Dr. Kenneth Goldberg and his team at the Durham VAMC partnered with Patrick Bateman and Martha Wilkes in VA OI&T to take their web-based COVID-19 screening app nationwide. So far, it’s screened more than 17 million Veterans and visitors coming to our medical centers, helping keep the Veterans we serve, our employees and all of us safer.

  1. Invented the Clear Talker Mask

Occupational therapist Melissa Oliver and rehabilitation engineers John Miller, Brian Burkhardt and Seth Hills invented the Clear Talker Mask. The Clear Talker Mask is exactly what it sounds like: a see-through mask that allows hearing impaired and deaf folks to read lips, even while their companions are masked. This innovation may seem simple, but it’s been critical to providing effective health care, speech therapy and mental health care to Veterans and non-Veterans alike.

  1. Used virtual reality to escape the confines of COVID

Caitlin Rawlins at the Western North Carolina VA HCS in Asheville, NC, introduced virtual reality technology to Community Living Centers. Thanks to Rawlins, Veteran residents confined inside because of COVID could interact virtually with the outside world. They engaged in immersive experiences for relaxation and meditation – like walking through virtual woods, sitting by a fire, resting on the beach – experiences that are so important to well-being and minimizing loneliness, boredom and isolation. That same technology will be deployed in employee wellness rooms, where it may help employees fight COVID burnout during their breaks. And just last week, VA Asheville started using virtual reality with COVID in-patients.

  1. Connected with Veterans to Whole Health via Television

Kyle Robinson, a registered nurse at the St. Louis VAMC, partnered with Uniper technologies to bring VA into Veterans’ homes. Thanks to Robinson’s work, older Veterans with mobility issues and technology challenges can more simply use their televisions to connect to whole health resources like tai chi, yoga, mindfulness meditation, nutrition classes and more. The set-up included tele-health, so Veterans could easily have virtual face-to-face encounters with their providers. Additionally, VA providers could drop-in for a quick follow-up, just to make sure their Veteran was doing well.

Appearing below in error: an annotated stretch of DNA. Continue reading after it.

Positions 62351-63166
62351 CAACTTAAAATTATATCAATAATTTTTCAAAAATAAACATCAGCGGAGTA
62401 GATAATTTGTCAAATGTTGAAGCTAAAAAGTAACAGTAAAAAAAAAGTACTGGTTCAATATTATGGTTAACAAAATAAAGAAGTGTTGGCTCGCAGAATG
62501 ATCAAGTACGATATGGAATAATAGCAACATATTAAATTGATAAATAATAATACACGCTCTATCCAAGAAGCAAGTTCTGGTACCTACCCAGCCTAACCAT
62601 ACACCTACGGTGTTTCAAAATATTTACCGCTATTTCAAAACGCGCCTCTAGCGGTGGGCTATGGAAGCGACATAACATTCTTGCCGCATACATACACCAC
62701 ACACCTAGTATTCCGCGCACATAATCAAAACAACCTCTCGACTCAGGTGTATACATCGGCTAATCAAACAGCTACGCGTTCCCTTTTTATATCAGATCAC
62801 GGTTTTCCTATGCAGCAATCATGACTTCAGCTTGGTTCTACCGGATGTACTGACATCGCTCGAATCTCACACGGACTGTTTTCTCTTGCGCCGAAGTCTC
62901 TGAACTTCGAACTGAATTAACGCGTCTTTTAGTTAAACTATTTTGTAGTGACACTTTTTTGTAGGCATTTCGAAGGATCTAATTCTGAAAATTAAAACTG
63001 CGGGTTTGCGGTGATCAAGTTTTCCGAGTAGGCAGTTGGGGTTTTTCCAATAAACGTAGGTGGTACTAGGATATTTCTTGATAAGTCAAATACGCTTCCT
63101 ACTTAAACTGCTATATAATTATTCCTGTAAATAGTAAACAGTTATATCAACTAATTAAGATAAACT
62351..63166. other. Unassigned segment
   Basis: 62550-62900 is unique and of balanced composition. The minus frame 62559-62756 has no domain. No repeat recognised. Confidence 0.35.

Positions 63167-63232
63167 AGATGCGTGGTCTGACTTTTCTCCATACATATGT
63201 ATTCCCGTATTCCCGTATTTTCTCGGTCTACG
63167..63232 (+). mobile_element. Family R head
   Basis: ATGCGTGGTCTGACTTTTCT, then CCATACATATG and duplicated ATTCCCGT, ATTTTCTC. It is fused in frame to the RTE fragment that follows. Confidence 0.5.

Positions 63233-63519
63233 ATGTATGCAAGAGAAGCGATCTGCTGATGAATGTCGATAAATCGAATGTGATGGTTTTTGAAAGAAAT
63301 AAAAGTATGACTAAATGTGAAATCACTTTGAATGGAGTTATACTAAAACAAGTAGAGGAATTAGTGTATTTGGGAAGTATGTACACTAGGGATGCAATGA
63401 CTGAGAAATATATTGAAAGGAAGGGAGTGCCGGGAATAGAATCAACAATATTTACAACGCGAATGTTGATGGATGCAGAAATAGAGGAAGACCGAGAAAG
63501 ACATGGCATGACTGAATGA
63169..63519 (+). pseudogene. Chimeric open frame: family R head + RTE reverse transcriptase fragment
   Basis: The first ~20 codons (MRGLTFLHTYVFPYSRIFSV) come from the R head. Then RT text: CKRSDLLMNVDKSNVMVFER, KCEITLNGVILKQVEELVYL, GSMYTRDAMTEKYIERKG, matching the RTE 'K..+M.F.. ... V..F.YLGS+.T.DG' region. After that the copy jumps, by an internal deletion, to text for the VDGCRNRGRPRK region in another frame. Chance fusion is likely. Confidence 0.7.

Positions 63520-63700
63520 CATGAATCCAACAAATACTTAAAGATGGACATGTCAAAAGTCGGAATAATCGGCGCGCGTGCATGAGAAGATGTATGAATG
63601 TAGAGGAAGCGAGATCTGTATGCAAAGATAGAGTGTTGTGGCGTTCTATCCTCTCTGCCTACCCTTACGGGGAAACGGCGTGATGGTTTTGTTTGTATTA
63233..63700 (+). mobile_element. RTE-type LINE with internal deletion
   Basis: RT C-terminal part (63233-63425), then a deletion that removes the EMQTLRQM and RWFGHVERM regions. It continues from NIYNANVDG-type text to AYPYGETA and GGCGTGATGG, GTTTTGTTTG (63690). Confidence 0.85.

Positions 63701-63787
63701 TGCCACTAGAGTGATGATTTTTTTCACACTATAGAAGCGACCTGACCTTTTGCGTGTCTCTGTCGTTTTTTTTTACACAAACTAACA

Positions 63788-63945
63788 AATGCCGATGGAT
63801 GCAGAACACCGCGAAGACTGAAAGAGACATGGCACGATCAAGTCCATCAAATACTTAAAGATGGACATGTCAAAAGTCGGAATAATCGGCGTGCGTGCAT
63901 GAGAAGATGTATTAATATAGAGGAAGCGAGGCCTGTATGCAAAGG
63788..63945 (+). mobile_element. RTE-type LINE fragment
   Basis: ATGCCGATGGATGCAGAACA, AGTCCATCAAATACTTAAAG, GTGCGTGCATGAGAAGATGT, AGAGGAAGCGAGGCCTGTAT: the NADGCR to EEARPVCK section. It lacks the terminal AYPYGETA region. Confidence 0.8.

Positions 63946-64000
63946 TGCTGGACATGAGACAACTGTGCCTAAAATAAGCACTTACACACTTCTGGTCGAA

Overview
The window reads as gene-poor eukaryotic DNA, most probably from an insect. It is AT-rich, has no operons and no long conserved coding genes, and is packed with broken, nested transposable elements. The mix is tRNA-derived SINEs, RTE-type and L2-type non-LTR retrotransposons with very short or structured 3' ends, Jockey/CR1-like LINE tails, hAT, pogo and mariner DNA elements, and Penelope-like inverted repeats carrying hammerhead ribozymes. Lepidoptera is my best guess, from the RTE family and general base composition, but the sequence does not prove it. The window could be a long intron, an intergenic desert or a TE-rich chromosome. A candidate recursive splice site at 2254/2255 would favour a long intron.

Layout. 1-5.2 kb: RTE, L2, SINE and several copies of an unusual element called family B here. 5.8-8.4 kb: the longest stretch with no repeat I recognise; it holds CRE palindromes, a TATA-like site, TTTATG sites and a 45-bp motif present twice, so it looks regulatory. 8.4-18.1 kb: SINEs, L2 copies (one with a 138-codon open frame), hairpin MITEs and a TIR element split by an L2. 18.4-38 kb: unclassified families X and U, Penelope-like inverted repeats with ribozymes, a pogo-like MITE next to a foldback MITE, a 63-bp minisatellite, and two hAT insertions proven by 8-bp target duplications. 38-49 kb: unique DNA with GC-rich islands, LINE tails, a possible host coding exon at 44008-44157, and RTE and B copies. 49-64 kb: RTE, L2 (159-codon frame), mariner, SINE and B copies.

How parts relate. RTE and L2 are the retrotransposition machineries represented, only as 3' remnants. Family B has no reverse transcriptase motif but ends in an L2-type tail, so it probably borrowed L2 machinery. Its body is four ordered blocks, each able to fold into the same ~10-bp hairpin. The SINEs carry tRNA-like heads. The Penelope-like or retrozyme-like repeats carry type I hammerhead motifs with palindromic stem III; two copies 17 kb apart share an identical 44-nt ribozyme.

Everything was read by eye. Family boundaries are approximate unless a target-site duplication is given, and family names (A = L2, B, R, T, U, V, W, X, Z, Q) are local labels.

Ultimately, this system keeps Veterans with mobility issues more safely connected to VA – whether that’s because of COVID limitations, aging or injury. It’s still early, but Veterans in the pilot report that they’re exercising more and feeling more connected to the outside world.

  1. Reimagined Veteran Health Care

Innovation Ecosystem Director of Design and Storytelling Brynn Cole and her team are going to help VA lead the nation in defining a post-pandemic, transformative “new normal” for the health care industry. Cole’s not just studying what has changed about health care during the pandemic – she’s imagining what might change. That work will help us better anticipate Veterans’ needs of tomorrow, and better prepare to meet those needs today.

  1. Built a Long COVID Community of Practice

Allison Gustavson at Minneapolis VAMC is working with Amanda Purnell and Marian Adly to lead VHA’s Long COVID Community of Practice. They’re collaborating across 16 VAMCs – and they’ll soon be adding 26 more VAMCs – so we can all better understand Long COVID, how it’s affecting Veterans and how to address it.

By Denis McDonough is the VA secretary

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Published on Oct. 29, 2021